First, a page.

No one has measured exactly how much louder our society has become, but in the past 30 years, "there has been an unprecedented growth in noise," says Les Blomberg, executive director of the Noise Pollution Clearinghouse, a nonprofit organization that aims to turn down the volume. Compared with those in the seventies, cars are traveling 175 percent more miles and airliners are flying 273 percent further; we have invented new sources of clamor, such as key chains that trigger cars to honk when they're locked, blaring video games, toys that beep and play music, and leaf blowers that are so earsplitting that their use has been banned in some communities.
Noise now ranks as Americans' number-one neighborhood complaint—higher than crime, according to the U.S. Census Bureau. In fact, more than four million Americans are so bothered by the noise in their community that they want to move. Blomberg says the Noise Pollution Clearinghouse gets 150 to 200 calls and e-mails every week, most of them from people who are being driven to distraction.
The never-ending cacophony is taking its toll. Studies link noise (which, fittingly, is derived from the Latin word nausea) to cardiovascular disease, gastrointestinal problems, and immune suppression; it's also a major source of sleep disruption, which leads to fatigue, irritability, and decreased job and school performance. Numerous clinical symptoms have been attributed to noise exposure, including nausea, headache, decreased sex drive, anxiety, loss of appetite, hearing loss, and even premature birth and decreased birth weight. The sound doesn't have to be loud to affect us: A study published in October 2000 in the Journal of Applied Psychology found that when women worked in cubicle-style offices with low-level noise, they had elevated levels of epinephrine—a hormonal indicator of stress—in their urine. As former U.S. Surgeon General William H. Stewart once said, "Calling noise a nuisance is like calling smog an inconvenience."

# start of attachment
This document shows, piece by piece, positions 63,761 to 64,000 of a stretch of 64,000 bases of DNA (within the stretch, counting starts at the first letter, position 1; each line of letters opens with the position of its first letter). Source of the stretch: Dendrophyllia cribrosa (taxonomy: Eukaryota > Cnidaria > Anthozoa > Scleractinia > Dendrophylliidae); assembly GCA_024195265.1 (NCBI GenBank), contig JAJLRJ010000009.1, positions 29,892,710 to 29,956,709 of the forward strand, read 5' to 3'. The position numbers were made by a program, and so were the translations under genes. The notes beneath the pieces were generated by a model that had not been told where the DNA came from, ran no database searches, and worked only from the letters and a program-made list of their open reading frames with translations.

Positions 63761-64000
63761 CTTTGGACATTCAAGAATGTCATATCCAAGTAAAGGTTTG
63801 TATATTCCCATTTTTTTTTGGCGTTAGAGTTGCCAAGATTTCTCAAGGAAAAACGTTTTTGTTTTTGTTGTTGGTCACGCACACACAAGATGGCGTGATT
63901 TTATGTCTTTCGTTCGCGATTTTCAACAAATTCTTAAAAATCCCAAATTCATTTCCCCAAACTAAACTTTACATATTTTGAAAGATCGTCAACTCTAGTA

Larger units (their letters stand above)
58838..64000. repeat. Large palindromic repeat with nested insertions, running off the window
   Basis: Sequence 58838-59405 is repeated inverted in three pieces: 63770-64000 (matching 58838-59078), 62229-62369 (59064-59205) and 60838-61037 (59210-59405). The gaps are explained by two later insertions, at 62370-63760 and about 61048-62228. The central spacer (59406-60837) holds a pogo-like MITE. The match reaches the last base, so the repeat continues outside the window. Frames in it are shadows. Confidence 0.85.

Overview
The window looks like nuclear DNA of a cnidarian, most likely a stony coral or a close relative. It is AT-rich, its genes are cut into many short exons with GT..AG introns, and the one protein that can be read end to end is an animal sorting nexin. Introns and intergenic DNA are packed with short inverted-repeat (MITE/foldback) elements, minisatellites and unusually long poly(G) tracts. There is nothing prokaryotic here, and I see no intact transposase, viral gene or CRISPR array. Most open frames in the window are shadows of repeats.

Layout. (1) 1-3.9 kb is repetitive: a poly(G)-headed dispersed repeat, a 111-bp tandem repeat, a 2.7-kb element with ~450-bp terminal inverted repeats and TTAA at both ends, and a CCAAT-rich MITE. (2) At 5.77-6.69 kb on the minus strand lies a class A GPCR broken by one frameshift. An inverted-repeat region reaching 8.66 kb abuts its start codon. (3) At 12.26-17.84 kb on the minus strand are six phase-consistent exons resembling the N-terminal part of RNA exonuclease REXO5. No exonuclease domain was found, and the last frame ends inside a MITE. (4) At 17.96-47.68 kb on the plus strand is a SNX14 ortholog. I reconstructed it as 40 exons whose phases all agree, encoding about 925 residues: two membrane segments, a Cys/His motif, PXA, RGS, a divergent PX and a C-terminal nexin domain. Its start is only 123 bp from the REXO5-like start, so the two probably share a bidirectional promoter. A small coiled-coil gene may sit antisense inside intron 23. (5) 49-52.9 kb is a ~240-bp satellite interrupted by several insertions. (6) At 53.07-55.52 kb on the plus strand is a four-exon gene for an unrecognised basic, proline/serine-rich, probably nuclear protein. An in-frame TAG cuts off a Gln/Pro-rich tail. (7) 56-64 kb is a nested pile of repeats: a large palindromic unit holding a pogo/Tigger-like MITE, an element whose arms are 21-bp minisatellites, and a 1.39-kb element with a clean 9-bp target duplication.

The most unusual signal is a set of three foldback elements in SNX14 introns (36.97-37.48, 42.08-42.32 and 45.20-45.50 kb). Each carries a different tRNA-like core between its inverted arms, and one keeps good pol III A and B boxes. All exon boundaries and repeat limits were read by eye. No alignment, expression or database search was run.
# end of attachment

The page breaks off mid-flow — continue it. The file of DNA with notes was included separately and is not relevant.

Think of noise pollution as secondhand smoke: Even when you're minding your own business, you're forced to put up with it. Like when you're at a stoplight next to a car with the stereo booming so loudly you can feel the vibrations. Or when you're eating in a restaurant and a stranger's cell phone starts blaring an irritating tune. I can relate. When I'm working in my home office and my two Australian shepherds begin to bark in unison at whatever they spot through the glass front door (a jogger, an armadillo, a lawn mower), I can't even hear myself think. The more they ignore my pleas to be quiet, the more impatient I feel. As this scene repeats itself throughout the day, it becomes clear that the noise is more than a challenge to my concentration; it's messing with my physiology. My heart races, my skin gets hot, and I feel so anxious I want to scream.
There's a good explanation for these physical symptoms and it traces back millions of years to evolutionary survival, says David Simon, MD, cofounder and medical director of the Chopra Center in Carlsbad, California, which specializes in holistic and mind-body medicine. In prehistoric times, if we were sleeping in a tree and suddenly heard a noise, we would need to wake up to keep from being bitten by a snake or eaten by a saber-toothed tiger. Today, we still gear up for danger whenever noises intrude. "The nervous system is wired to raise our heart rate and our blood pressure, increase our breathing, and pump out sweat and stress hormones when there's a perceived threat," Simon says.